restricted access Questions We Are Asking: Hegel, Agamben, Dayan, Trouillot, Mbembe, and Haitian Studies
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Questions We Are Asking:
Hegel, Agamben, Dayan, Trouillot, Mbembe, and Haitian Studies

The traffic of images of global suffering, for example, creates new communities of sentiment, which introduce empathy, identification, and anger across large cultural distances.

Martin Munro, Exile and Post-1946 Haitian Literature1

« C’est un autre monde, là-bas, Tatsumi, un pays perdu aux frontières de la soif. […] Tu as bien traversé l’océan pour le voir, non? Ton papier, il va faire sensation, n’est-ce pas?

Fito lâcha les derniers mots avec une colère qu’il ne put contenir. »

Kettly Mars, Aux frontières de la soif2

Introduction: Nationhood, Citizenship, Personhood, and Poverty

This article works through ways in which scholars are answering the following questions: how have scholars understood the project of “nation,” and its “citizens,” over the past twenty years? More specifically, how does nationhood (the desire for it, the lack of it, its necessarily utopian intentions and resultant disappointing outcomes) relate to an individual and/or a community’s sense of personhood? And finally, how does the discussion of nationhood and its citizenry relate to the ever-present dialogue around “poverty”? My intention is to look at how discussions about Haiti relate to the above interrogations.

It is not my aim to make an explicit argument about nationhood or its various incarnations, but rather, I want to consider the complexity of the notion of nationhood and its associated vocabulary—citizenship, state, nation, personhood, and as I will argue at the end of this paper, poverty—as deliberated by scholars working in political philosophy [End Page 6] and postcolonial studies in African, Caribbean, European, and North American contexts. As such, this article may also be read as a coordinated extended review of literature, a putting-into-dialogue of thinkers writing across a transatlantic space. I consider both the aspirations and the disappointments of what the notion and practice of nationhood can and cannot deliver in a contemporary era, one that is necessarily informed by the complex dynamic between modernity’s enlightenment project and neo/post/colonialisms’ exploitation of peoples and places.3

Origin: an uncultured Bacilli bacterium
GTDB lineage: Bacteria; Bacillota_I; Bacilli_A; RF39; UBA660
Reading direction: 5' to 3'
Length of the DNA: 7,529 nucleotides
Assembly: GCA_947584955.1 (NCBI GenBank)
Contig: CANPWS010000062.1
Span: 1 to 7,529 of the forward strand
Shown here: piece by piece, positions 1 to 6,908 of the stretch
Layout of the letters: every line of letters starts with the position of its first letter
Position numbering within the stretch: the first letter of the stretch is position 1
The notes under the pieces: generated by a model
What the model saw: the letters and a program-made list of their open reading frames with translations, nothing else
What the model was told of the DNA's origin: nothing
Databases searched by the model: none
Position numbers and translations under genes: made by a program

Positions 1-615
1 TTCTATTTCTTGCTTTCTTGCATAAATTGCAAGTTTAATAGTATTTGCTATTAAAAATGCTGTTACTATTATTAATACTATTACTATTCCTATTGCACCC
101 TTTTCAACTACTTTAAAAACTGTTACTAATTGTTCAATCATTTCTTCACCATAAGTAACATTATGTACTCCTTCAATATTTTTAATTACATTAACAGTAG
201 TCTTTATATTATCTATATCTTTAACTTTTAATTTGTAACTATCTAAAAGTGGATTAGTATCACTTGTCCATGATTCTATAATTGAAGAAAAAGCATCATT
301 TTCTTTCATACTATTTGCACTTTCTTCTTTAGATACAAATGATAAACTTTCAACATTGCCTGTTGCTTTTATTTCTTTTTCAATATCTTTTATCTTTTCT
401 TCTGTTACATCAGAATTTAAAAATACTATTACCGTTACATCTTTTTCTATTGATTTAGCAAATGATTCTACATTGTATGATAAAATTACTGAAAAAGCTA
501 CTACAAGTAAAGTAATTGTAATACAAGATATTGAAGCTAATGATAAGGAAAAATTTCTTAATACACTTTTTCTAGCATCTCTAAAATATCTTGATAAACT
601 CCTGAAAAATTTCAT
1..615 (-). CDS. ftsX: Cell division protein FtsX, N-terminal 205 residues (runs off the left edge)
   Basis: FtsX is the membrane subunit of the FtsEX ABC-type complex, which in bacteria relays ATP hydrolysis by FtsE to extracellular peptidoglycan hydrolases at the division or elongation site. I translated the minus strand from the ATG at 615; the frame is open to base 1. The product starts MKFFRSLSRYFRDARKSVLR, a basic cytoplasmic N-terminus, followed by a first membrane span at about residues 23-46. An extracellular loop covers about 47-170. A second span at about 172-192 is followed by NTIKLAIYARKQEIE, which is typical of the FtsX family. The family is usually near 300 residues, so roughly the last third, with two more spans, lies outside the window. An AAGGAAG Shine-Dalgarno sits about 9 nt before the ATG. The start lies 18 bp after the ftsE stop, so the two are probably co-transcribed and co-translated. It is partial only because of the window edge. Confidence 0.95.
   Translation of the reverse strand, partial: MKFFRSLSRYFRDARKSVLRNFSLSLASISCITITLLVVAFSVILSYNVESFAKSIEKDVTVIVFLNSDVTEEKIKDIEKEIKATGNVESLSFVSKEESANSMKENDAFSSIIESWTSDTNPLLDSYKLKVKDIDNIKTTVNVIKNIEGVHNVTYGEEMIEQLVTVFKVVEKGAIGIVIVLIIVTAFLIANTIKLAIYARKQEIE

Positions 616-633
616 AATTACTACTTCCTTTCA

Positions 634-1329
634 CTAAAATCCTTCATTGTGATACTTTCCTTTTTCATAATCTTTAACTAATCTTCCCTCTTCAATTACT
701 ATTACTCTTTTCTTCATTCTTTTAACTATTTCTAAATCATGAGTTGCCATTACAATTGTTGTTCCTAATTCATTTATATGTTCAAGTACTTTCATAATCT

In a roundtable session titled “Encounters in the Archives: A Transdisciplinary Discussion,” Ann Laura Stoler spoke of the relationship, the codependency even, between on the one hand, the ideas, texts, and objects that we put into our archives; and, on the other hand, the questions that we ask.4 What is important, Stoler insists, is that we pose questions that are worth asking; and to do so we must put into our archive, objects, books, and ideas that help us not so much to resolve the uncertainties that lead to the formulation of our questions, but rather that we construct our archives to help us better invite questions that interrogate the urgencies of our present human condition. I have chosen to read through Giorgio Agamben’s Homo Sacer: Sovereign Power and Bare Life (1995), Colin Dayan’s The Law Is a White Dog (2011), Michel-Rolph Trouillot’s introduction to Haiti State Against Nation: The Origin and Legacy of Duvalierism (1990) and his essays in Global Transformations: Anthropology and the Modern World (2003), Achille Mbembe’s On the Postcolony (2001), and Sara Ahmed’s The Promise of Happiness (2010) because, I argue, they deal similarly with how personhood has been constructed under the weight of the notion and practice of “nationhood.” The writers in question problematize the notion of “successful” nations. For example, the recent work by Harvard and M.I.T. economists Daren Acemoglu and James Robinson titled Why Nations Fail: The Origins of Power, Prosperity, and Poverty (2012), written for a general audience, studies the world’s nations through a prism that organizes them according to those that succeed and those that “fail.” Yarimar Bonilla might criticize such scholarship, one which conceives of “nations” as fixed and bordered geographies, with communities attached to them, as scholarship that only reinforces “normative assumptions of our contemporary political world,” “Western political categories” of “nationalism and sovereignty” as “pathologized sites of failed emancipation.”5 From very different contexts and standpoints, the thinkers who are featured in this article put into question the very notion of nationhood...


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